By Barb Darrow
May 9, 2016

Viv, the widely anticipated artificial intelligence technology from the creators of Siri, made its public debut in New York on Monday, and it didn’t disappoint.

Dag Kittlaus, co-founder and chief executive of Viv, took the stage at the TechCrunch Disrupt conference to put Viv through its paces as a personal digital assistant in a live demo. Kittlaus and co-founder Adam Cheyer, both veterans of SRI, were profiled in Wired.

In brief, Viv was able to tell Kittlaus about the weather conditions at home, a relatively easy query because Viv was already trained to know where “home” is before calling out to Weather Underground to get the local conditions.

But from there, things got harder.

Another question: “Will it be warmer than 70 degrees near the Golden Gate Bridge after 5 p.m. tomorrow?” introduced several layers of complexity that Viv was able to navigate. Kittlaus explained how using Nuance (nuan) Communications technology converted the sounds he made into on-screen words, enabling Viv to apply natural language understanding to figure out his intent.

Then Viv’s secret sauce, a program generator, kicks in. This technology takes the question and the user’s intent, quickly drafting software code that calls the services needed (Weather Underground, a calendar, time zone converter, travel site, whatever) to generate the layout of the screen and the dialog.

Read More: Why Apple’s Siri and Microsoft’s Cortana Still Aren’t Cutting It

“In ten milliseconds, Viv wrote a 44-step program regarding that Golden Gate Bridge query connecting all the services needed,” he said. This, he described, is basically self-written code.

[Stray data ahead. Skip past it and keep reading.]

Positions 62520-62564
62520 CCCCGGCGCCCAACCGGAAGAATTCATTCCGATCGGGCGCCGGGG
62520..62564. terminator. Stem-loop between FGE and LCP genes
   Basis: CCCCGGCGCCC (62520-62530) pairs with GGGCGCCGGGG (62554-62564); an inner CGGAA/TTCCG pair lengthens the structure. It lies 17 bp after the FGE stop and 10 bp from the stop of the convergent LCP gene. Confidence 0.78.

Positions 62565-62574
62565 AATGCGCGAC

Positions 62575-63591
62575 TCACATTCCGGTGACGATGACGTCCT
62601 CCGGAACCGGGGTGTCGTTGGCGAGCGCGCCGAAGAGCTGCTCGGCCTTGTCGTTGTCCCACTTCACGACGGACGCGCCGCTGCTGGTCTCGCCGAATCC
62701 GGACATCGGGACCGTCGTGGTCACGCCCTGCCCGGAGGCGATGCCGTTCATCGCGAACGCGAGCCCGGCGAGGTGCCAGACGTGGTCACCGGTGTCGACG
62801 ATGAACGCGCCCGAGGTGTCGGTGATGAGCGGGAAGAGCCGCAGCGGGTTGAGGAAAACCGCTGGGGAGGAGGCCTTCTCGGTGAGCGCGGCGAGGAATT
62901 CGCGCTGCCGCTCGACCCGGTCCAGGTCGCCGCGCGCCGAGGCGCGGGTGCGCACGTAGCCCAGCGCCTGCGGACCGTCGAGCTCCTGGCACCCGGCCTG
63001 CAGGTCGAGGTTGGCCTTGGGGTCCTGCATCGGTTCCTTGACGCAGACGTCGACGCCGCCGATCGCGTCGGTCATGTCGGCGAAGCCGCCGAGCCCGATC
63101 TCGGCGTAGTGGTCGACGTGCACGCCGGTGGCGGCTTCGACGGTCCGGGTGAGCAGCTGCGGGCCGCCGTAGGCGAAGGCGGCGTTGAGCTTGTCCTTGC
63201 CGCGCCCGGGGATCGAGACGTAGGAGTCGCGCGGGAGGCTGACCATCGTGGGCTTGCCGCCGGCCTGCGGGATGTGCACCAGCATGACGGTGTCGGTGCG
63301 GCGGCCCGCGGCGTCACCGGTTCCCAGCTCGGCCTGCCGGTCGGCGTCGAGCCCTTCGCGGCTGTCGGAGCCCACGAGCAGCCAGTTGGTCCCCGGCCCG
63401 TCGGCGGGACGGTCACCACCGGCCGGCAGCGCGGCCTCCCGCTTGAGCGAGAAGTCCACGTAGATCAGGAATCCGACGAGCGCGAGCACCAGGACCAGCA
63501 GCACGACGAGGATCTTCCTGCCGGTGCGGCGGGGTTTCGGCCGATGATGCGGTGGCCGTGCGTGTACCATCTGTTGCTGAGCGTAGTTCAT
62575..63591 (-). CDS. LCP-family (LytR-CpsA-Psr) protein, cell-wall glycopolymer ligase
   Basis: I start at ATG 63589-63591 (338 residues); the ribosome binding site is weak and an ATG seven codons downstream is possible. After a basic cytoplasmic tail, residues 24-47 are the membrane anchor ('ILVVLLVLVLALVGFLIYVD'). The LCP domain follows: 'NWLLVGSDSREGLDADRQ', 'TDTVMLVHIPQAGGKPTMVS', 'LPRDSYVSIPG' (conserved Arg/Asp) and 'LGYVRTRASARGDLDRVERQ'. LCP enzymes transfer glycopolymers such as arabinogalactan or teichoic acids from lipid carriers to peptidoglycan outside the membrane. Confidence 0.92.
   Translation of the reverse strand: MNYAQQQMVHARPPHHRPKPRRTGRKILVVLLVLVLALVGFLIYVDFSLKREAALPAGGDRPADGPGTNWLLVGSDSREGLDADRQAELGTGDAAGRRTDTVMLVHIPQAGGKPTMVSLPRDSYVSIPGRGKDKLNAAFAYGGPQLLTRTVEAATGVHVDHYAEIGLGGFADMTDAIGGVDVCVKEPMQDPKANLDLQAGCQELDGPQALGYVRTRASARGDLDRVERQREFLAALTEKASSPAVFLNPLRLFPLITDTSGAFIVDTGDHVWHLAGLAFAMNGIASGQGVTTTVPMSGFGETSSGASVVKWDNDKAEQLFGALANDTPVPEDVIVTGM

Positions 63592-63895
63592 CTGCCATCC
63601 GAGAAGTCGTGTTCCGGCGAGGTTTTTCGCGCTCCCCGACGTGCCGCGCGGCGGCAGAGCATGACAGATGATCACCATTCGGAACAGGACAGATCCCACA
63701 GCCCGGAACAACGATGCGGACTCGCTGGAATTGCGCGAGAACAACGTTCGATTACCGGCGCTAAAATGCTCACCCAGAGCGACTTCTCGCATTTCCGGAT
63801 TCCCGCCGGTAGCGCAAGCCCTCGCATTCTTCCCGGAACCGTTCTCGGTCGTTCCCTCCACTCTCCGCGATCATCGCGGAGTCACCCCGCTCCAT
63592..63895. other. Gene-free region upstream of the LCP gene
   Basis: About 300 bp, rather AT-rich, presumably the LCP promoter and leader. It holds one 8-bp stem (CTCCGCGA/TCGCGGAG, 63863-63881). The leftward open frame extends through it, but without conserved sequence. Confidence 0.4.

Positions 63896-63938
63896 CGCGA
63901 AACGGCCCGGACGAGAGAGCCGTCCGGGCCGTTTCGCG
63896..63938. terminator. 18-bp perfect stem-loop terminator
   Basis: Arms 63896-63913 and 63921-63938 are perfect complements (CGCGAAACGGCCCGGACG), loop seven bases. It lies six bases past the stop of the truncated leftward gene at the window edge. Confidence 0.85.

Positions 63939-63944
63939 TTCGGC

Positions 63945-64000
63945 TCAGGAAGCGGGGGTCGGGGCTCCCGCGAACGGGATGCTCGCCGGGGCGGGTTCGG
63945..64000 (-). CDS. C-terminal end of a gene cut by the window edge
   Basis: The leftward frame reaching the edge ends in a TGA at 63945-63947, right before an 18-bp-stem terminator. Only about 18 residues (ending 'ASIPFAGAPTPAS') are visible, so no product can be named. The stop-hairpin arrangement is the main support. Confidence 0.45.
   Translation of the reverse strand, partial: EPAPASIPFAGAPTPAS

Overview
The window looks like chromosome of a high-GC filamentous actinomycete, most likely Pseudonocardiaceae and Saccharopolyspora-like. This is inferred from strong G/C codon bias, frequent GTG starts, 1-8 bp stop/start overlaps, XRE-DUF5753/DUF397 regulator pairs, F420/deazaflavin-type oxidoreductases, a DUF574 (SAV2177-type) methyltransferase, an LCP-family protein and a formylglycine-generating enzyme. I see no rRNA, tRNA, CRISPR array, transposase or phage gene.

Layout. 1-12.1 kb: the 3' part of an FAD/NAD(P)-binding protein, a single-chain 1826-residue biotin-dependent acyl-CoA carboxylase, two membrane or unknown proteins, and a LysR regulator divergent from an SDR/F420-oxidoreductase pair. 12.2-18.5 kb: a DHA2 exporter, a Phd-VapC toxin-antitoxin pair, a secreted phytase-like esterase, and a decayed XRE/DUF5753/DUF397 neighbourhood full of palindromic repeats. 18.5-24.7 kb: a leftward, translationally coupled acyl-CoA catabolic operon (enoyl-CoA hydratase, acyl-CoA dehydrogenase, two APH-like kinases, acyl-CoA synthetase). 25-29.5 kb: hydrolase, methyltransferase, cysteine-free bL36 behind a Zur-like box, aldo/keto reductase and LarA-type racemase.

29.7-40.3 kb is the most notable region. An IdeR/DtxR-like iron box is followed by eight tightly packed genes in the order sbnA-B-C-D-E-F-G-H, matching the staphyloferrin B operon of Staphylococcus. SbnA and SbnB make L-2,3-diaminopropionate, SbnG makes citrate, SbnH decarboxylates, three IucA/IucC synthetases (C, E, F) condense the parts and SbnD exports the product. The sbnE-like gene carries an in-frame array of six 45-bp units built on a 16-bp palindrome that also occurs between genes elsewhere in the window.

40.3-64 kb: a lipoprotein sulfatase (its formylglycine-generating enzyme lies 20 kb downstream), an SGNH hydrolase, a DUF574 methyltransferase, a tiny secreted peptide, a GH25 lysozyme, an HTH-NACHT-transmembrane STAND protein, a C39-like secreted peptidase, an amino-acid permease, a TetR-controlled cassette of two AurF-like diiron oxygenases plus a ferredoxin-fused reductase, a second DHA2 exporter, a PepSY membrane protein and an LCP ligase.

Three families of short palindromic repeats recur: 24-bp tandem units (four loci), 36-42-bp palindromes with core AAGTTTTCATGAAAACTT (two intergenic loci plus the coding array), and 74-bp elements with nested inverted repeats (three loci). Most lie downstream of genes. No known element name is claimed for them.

Another example: “Send Adam 20 bucks for the drinks last night.” Based on Viv’s knowledge of the user—meaning the system knows who Adam is and how to reach him—it called up the Venmo payment service and completed the transaction.

Unlike Siri, Viv will not be restricted to Apple (aapl) products, which as popular as they might be, represent a small subset of the device universe. Kittlaus has much bigger ambitions for Viv to be what he called “the intelligent interface to anything.” In the era of Internet of things, which will harness an estimated 20 billion connected devices by 2020, that’s a humongous addressable market.

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Right now, Viv is on its own, but it may not stay that way. Facebook (fb) and Google (goog) have reportedly made offers to buy the company. In this competitive world of artificial intelligence, all the major tech players including Apple and Microsoft (msft) are looking for hot technologies.

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